Attendance at Cardiac Rehabilitation Is Associated With Lower All-Cause Mortality After 14 Years of Follow-Up
Does cardiac rehabilitation (CR) independently predict long-term all-cause mortality, and is there is a dose–response relationship between the proportion of CR sessions attended and long-term mortality?
This retrospective cohort study was conducted in CR programs in Victoria, Australia. The sample was comprised of 544 men and women eligible for CR following myocardial infarction, coronary artery bypass surgery, or percutaneous interventions. CR included 1 hour of education and 1 hour of low-to-moderate intensity exercise per session with duration of between 6 and 12 sessions. Participants were tracked 4 months after hospital discharge to ascertain CR attendance status. Main outcome measure was all-cause mortality at 14 years ascertained through linkage to the Australian National Death Index.
In total, 281 (52%) men and women attended at least one CR session. There were few significant differences between nonattenders and attenders. After adjustment for age, sex, diagnosis, employment, diabetes, and family history, the mortality risk for nonattenders was 58% greater than for attenders (hazard ratio, 1.58; 95% confidence interval [CI], 1.16-2.15). Participants who attended <25% of sessions had a mortality risk more than twice that of participants attending ≥75% of sessions (odds ratio [OR], 2.57; 95% CI, 1.04-6.38). This association was attenuated after adjusting for current smoking (OR, 2.06; 95% CI, 0.80-5.29).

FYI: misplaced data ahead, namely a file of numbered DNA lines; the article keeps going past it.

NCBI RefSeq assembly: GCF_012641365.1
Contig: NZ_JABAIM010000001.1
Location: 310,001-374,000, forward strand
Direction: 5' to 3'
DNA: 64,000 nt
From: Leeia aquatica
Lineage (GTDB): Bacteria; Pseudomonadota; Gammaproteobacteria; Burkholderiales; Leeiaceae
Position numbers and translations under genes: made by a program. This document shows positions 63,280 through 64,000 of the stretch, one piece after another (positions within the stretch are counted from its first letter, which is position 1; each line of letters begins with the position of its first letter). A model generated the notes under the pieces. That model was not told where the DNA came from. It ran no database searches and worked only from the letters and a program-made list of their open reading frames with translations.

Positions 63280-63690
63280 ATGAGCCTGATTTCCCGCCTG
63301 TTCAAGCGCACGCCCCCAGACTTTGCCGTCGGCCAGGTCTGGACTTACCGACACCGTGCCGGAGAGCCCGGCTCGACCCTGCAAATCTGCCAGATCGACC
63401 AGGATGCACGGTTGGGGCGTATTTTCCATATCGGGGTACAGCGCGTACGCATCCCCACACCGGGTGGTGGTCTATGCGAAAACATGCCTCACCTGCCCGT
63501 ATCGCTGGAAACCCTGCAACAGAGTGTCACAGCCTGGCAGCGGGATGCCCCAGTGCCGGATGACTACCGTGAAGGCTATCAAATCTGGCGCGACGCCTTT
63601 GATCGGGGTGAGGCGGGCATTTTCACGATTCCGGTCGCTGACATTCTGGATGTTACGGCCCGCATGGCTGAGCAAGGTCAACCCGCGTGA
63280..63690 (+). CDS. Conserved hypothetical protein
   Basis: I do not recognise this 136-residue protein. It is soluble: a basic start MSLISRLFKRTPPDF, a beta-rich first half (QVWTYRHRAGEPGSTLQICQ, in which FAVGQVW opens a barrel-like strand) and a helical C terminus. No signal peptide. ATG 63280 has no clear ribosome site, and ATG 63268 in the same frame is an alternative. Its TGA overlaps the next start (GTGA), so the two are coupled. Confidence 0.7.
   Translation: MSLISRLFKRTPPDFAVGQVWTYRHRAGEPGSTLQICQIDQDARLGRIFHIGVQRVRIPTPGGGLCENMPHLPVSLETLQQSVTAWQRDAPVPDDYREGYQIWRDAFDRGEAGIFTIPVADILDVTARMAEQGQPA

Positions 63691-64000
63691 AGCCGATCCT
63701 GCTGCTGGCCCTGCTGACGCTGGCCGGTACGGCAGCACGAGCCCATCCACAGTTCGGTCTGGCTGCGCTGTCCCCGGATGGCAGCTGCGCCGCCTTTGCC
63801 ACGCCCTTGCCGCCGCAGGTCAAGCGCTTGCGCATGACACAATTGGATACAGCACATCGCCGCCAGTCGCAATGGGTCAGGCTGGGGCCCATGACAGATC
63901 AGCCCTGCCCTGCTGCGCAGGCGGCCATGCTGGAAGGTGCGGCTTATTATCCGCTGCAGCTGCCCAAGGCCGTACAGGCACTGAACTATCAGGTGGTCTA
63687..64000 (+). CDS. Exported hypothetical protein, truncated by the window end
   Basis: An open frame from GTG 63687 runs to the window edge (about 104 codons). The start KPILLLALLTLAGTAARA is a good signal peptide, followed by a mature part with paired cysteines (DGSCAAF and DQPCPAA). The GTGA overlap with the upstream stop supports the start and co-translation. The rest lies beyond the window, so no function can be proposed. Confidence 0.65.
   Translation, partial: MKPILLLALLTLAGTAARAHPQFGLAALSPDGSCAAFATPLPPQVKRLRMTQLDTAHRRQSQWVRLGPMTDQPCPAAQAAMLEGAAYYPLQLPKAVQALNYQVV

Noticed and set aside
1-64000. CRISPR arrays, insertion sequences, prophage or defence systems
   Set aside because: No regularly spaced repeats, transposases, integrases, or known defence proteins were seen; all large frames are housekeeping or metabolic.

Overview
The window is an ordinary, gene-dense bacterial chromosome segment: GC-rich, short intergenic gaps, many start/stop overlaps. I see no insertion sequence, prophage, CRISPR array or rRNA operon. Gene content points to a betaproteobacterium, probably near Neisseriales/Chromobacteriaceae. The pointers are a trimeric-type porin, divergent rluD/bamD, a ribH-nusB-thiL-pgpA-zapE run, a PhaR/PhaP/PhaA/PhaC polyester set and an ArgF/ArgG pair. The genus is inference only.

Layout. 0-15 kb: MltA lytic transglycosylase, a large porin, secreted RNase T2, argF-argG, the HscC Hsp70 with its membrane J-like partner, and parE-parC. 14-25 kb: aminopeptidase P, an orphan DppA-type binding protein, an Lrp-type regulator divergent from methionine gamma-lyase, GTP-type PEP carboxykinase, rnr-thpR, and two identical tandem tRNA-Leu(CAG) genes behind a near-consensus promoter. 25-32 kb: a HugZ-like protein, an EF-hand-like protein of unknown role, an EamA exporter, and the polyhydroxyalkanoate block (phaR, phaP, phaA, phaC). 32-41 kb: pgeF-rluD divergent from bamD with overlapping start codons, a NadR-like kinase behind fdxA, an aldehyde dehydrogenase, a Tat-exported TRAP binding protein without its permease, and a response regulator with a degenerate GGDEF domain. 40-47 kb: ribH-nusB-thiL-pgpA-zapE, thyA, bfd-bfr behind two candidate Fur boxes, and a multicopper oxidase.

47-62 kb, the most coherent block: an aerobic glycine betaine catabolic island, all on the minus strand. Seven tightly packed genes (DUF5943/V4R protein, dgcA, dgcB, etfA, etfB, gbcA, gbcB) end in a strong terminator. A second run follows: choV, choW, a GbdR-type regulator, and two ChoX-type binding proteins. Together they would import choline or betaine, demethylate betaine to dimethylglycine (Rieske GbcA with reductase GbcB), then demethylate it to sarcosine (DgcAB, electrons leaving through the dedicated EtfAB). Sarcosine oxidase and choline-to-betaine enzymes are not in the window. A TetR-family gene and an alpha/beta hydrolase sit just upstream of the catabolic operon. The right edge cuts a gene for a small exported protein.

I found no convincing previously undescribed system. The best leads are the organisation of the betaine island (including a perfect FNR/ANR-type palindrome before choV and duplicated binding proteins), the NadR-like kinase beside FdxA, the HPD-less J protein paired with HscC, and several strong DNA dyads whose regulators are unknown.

The study provides further evidence for the long-term benefits of CR in a contemporary, heterogeneous population.
As in this study of only 544 patients, the relationship between number of CR sessions and outcome has been shown in the US Medicare database (>200,000) with improved outcome from no sessions to 36 sessions; 36 being better than 24, 24 better than 18, etc. Of course persons who agree to participate in CR are more likely to be compliant with medication and lifestyle changes.
Keywords: Outcome Assessment (Health Care), Myocardial Infarction, Life Style, Employment, Patient Discharge, Smoking, Heart Diseases, Australia, Cardiovascular Diseases, Confidence Intervals, Coronary Artery Bypass, Databases, Factual, Diabetes Mellitus
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